Journal Express, Knoxville, IA

August 16, 2013

Athletics budget same

By Steve Woodhouse Editor
The Journal Express

---- — The Knoxville Schools’ Athletics Budget was once again discussed in depth Monday night, with the school board eventually choosing to keep the budget at the same level it currently is (approximately $104,000).

The board reviewed a decision made in 2008 when issues with the athletics budget began to come into the limelight. At that time, the budget had a negative fund balance of over $250,000. The board committed to allocating $25,000 a year for 10 years from the general fund to the athletic fund.

However, it was around this time that economic troubles hit the country, and Knoxville Schools were not immune. After making only one $25,000 transfer to the general fund, the board did no others. Business Manager Craig Mobley said the issues with the athletics budget go back for decades.

“I don’t want people to think this is a brand new problem,” Mobley said. The issue has been brought to the forefront. Mobley believes the problem needs to be solved, as the negative fund balance is over the $250,000 figure from 2008.

The balance is negative, despite several expenditures for athletics coming from the general fund, outside of the figure set aside for athletics. Coaches’ salaries and other expenses have come from the general fund. Mobley did not have figures available before our deadline.

Determining what the athletics budget should be can be difficult. According to Mobley, just a few years ago, revenues from athletics were over $110,000. In the last fiscal year, that figure is around $90,000.

Board member Tim McDonald saw the loss that occurred this year. He is supportive of athletics and extra curricular activities, but wonders how much longer the district can continue to spend money when revenue is decreasing.

“Right now, I don’t think we can,” McDonald said. He respects how hard parents and students work to raise funds for their sports, but is concerned that they may not work as hard if their favorite sport does not directly benefit.

Mobley said the amount of money available for fund raising in Knoxville is limited. McDonald agreed.

“There is a finite amount of money we can raise,” McDonald said.

Even if a group is raising funds for a specific sport, the money belongs to the Knoxville School District to be used how the district sees fit. Mobley added that money raised through fund raising is not used to buy safety equipment. The district is already required to pay for those items.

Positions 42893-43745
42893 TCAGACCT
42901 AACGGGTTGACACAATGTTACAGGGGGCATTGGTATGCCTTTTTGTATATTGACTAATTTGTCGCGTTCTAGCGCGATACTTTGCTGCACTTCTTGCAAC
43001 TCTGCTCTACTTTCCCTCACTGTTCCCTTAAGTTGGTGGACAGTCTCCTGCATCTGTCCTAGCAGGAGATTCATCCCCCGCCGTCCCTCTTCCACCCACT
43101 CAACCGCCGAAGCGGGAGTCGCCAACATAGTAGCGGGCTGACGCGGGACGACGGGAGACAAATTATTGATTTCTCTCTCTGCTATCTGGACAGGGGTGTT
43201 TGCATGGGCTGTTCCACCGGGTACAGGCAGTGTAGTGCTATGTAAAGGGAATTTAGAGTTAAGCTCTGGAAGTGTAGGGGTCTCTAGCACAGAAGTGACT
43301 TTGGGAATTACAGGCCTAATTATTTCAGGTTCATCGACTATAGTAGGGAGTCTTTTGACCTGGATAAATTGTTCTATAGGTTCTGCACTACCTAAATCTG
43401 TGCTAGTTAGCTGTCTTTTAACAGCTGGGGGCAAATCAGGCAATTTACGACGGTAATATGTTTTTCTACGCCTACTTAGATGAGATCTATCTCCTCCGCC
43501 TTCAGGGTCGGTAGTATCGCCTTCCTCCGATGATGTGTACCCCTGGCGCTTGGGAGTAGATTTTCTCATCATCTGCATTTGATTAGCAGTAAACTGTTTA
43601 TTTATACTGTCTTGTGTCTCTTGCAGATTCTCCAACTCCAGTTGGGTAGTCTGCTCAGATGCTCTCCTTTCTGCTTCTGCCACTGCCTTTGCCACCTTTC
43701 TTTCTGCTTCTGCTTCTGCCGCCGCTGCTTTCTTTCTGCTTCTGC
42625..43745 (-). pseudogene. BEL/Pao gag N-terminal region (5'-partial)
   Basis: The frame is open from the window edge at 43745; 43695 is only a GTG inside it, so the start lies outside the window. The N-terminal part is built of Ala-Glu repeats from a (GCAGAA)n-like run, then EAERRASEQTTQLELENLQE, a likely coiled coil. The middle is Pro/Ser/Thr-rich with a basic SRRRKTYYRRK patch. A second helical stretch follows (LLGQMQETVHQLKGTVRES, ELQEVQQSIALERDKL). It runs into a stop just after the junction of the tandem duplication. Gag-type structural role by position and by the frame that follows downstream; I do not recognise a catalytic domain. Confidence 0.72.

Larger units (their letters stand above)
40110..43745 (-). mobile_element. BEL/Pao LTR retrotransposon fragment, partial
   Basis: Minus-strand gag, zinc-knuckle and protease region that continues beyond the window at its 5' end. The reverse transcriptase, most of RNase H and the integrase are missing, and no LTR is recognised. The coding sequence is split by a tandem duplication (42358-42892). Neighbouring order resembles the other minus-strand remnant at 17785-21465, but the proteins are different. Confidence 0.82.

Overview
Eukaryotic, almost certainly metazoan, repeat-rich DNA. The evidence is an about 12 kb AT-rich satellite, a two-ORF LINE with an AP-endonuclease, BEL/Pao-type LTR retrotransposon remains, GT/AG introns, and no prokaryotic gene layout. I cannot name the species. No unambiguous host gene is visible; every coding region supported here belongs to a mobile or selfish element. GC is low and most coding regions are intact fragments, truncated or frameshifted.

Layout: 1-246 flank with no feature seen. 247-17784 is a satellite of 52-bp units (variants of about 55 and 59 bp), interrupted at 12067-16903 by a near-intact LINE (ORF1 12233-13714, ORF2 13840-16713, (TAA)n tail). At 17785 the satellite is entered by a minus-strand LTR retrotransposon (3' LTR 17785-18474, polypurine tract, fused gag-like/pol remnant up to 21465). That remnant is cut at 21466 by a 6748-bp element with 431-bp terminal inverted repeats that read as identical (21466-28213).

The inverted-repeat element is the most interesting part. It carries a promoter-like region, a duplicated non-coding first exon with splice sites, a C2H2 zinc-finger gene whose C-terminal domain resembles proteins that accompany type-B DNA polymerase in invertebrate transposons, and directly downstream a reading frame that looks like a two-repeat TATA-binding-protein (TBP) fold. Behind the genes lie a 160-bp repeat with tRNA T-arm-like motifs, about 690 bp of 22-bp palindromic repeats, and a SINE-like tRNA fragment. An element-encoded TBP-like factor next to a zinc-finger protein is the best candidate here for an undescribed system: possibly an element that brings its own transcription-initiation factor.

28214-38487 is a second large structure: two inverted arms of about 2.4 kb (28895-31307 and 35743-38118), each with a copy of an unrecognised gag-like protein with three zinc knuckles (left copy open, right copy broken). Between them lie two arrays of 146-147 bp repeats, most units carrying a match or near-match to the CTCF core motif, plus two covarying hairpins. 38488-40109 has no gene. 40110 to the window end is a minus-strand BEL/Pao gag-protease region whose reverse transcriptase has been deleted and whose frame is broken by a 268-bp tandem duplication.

Board Vice President Mike Helle believes admission revenue to sporting events is tied to a team’s performance. He used the girls’ basketball team’s appearance at the State Basketball Tournament in 2010 as an example.

“Your basketball gates were much better,” Helle said. “Success does have something to do with income. If we had more successful teams, that would help, somewhat.”

Board President Leslie Miller said the board may have to consider cutting less popular sports if the trend continues. Mobley does not believe that cutting a sport will have much impact on the budget because less popular sports are not as expensive as others.

Miller also suggested looking into the number of free passes given to staff and others. The district provides free admission to those age 62 and older to events, but the board is not willing to change that policy.

Superintendent Randy Flack said there are community members willing to work with Activities Director Randy Wilson to improve the athletics budget. Wilson did not attend Monday’s meeting. Mobley has met with Wilson to try to create a more detailed budget to see if cuts can be made. McDonald believes that if coaches were given a more specific, restricted budget, they may make better fiscal decisions within their own sports.

Regardless of the plans for the future, the board had to set the athletics budget Monday night.

“I don’t think you can increase the budget,” Flack said. “The best you can do is to leave it where it is.”

Helle made the motion to keep the budget at the same level. The motion passed unanimously.

“We have to get to the point where we’re not spending more than we take in,” Mobley said. The key for the district is controlling expenses.